March 19, 2024

Patrick Sung, Ph.D.
Sung is a professor of biochemistry and structural biology, director of the Greehey Children’s Cancer Research Institute, and associate dean for research at the Long School of Medicine, UT Health San Antonio. (Photo courtesy of Patrick Sung)

For more than 30 years, biochemist Patrick Sung, Ph.D., has studied a cellular process essential to all life on earth: DNA repair. His research into how cells fix DNA damage has earned him international distinction in the environmental health science and cancer research communities.

Damage to DNA can occur in many ways, including through exposure to environmental factors like ultraviolet light and radiation. Cells have mechanisms to fix this damage. However, if those mechanisms fail, mutations — or changes in genetic information — can occur, potentially leading to cancer.

Over the decades, Sung has mentored and led seasoned and early-career scientists alike, often with support from NIEHS, in uncovering important facets of DNA repair.

“Our major strength is that we are often the first to break down the intricate mechanisms of DNA repair processes,” explained Sung, who is based at the University of Texas Health Science Center at San Antonio (UT Health San Antonio). “This makes us competitive for grants and coveted for collaborations with other researchers.”

Honing His Skills

Sung has pioneered techniques to purify, or isolate, proteins involved in DNA repair. Purification makes it possible to study the specific functions of individual repair proteins and to explore key steps of various DNA repair pathways.

When he was a doctoral student at the University of Oxford, Sung learned protein purification techniques that he uses today. He still remembers rising before dawn to collect fresh cow blood samples from a nearby slaughterhouse to study blood coagulation, or clotting. Back in the lab, Sung would extract proteins from the samples and try to reconstruct the clotting process in a test tube.

“The purpose was to see if a reaction would actually occur that mimics what goes on in the cell,” Sung explained.

From there, he could gain a better understanding of the role of each component in the reaction.

After earning his doctorate, Sung worked as a postdoctoral trainee at the University of Rochester in New York. There, his focus shifted from studying blood clotting to researching DNA repair pathways in simple organisms, such as yeast.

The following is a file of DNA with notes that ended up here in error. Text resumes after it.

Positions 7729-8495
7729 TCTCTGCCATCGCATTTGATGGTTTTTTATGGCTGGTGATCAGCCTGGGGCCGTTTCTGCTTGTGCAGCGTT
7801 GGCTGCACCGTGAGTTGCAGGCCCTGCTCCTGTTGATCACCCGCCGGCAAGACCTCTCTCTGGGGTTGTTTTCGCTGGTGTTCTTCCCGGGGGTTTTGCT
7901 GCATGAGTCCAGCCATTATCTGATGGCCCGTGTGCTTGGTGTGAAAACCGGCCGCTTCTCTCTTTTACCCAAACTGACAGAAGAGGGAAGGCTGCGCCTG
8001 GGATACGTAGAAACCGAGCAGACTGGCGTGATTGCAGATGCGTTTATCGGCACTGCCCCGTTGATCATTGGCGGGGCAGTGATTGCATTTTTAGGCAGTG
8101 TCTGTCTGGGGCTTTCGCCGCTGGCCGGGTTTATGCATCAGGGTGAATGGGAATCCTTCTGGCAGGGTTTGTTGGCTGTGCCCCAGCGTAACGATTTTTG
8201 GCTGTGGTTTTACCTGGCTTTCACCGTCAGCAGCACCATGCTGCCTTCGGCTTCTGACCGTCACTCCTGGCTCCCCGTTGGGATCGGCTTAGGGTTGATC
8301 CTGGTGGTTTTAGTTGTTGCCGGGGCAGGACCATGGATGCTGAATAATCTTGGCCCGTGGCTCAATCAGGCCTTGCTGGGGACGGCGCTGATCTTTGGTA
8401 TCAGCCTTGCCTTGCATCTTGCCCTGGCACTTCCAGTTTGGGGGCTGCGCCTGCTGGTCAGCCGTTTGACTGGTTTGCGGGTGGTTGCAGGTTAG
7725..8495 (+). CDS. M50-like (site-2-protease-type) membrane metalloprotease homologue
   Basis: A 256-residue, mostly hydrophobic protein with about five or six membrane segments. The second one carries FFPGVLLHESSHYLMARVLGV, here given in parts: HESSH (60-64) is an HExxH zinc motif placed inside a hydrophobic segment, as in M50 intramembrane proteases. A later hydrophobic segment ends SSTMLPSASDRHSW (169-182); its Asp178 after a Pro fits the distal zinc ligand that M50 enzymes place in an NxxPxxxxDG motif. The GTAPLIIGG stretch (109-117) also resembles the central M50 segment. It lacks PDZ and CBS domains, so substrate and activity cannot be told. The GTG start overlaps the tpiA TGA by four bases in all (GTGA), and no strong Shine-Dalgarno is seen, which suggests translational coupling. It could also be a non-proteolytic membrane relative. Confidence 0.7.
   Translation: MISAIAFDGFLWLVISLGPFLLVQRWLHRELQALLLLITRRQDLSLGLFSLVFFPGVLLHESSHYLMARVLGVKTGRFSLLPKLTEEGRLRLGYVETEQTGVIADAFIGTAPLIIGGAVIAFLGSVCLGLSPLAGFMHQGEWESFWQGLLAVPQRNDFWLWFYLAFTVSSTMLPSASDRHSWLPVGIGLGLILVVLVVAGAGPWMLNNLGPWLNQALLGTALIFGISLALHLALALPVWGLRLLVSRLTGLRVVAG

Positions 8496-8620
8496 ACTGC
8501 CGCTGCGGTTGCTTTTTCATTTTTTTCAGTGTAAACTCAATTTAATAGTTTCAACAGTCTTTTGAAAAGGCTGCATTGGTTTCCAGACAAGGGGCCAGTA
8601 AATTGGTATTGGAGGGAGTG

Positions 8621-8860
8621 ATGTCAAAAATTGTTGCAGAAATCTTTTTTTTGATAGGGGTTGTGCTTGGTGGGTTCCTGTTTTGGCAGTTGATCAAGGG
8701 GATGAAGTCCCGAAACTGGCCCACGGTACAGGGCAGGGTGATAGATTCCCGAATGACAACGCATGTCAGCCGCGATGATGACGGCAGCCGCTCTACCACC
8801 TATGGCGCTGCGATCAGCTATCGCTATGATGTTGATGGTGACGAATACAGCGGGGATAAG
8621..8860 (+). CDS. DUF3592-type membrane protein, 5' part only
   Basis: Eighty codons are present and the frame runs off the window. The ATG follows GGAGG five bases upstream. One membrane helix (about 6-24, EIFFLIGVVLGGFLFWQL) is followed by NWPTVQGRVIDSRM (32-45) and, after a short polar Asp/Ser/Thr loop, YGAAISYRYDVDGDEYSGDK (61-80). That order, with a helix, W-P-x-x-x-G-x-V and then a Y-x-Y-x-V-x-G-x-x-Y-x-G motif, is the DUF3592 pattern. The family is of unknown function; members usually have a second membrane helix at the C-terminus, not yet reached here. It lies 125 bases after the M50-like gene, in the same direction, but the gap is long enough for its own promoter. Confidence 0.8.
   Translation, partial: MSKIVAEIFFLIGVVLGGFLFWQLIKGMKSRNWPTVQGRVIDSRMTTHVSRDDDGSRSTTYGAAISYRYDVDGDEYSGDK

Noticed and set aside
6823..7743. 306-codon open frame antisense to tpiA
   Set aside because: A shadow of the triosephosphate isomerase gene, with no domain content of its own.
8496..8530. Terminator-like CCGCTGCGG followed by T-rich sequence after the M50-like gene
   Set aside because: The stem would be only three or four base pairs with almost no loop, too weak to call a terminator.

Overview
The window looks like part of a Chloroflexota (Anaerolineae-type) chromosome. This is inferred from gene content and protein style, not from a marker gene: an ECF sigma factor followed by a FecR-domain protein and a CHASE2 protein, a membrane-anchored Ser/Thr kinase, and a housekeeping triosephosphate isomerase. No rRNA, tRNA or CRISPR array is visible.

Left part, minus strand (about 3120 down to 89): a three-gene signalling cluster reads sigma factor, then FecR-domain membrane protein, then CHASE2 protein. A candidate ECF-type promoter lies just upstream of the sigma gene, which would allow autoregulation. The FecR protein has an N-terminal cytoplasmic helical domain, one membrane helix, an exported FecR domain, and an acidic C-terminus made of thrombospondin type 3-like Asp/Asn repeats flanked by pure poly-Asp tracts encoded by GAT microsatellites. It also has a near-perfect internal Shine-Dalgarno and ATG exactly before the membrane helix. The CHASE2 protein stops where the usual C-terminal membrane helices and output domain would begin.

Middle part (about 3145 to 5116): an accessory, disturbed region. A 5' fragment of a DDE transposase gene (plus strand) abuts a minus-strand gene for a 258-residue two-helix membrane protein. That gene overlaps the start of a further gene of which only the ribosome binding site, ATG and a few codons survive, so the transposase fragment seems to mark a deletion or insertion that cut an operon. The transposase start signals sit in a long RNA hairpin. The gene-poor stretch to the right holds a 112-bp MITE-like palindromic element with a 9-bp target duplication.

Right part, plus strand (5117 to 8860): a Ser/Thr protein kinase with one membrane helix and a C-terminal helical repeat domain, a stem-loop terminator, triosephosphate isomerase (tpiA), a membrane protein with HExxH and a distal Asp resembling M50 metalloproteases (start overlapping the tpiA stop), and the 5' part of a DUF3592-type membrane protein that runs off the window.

Sung recalled that his mentors, Louise Prakash, Ph.D., and Satya Prakash, Ph.D., were immediately impressed by his expertise in protein biochemistry.

“At the time, there were very few biochemists who could purify and test proteins involved in the DNA repair pathway under study in the Prakash lab,” Sung said.

In 1993, Sung established his own research laboratory at the University of Texas Medical Branch, where he received his first NIEHS grant to fund research on DNA repair pathways. After a couple more moves, including a long stint at Yale University, he returned to Texas in 2019 to join UT Health San Antonio.

“NIEHS funding has been critical to my work; I wouldn’t know what to do without their support,” he said.

Building a Library of Knowledge

Today, Sung is exploring proteins encoded by two genes — BRCA1 and BRCA2 — that are involved in DNA repair. Mutations in these genes are associated with increased risk of certain cancers, notably breast and ovarian cancer.

By purifying the BRCA1 and BRCA2 proteins, researchers can understand how they interact with other proteins in the DNA repair process. Then, they can determine how mutations in the pertinent genes might hinder DNA repair.

However, the large size and structural intricacy of the BRCA1 and BRCA2 proteins make them exceedingly difficult to study, according to Sung. But that is where his team excels, he said.

“You can count on one hand the number of groups in the world that are able to purify these proteins in biologically active forms,” Sung noted. “Ours is one of them.”

With NIEHS support, Sung and colleagues demonstrated that specific regions of the BRCA2 protein are vital to the DNA repair process. Mutations in these regions give rise to impaired proteins that fail to interact properly with RAD51, a protein pivotal to DNA repair.

Those findings, along with additional analyses published in 2023, provided important insight into the roles of BRCA and RAD51 proteins. Studying the relationship between these proteins is crucial to understanding how certain types of cancer occur.

“Our findings not only shed light on how cancers develop in humans, but also inform the development of targeted interventions to mitigate the adverse effects of environmental stress on DNA and human health,” Sung explained.

Guiding the Next Generation

As a testament to Sung’s leadership in the field, the majority of his senior research associates from Yale followed him to his Texas lab, where he also mentors 18 graduate students and postdocs.

Former students and junior faculty seek his counsel as well.

Patrick Sung, Ph.D., and research colleagues at UT Health San Antonio.

Sung (center) with research colleagues at UT Health San Antonio. (Photo courtesy of Patrick Sung)

“I still write letters for and advise students and postdoctoral fellows who left my lab 20 years ago,” Sung noted. “And as associate dean for research, a main part of my purview is to help junior faculty with grant writing. I’ve helped many researchers win NIH-funded and other grants.”

In 2023, UT Health San Antonio recognized Sung’s influence with the Distinguished Mentor Award.

“Mentoring is a lifelong commitment,” he said. “It is hands-on and time-consuming to guide and critique someone’s work from start to finish. But in the end, it is the most satisfying part of my job.”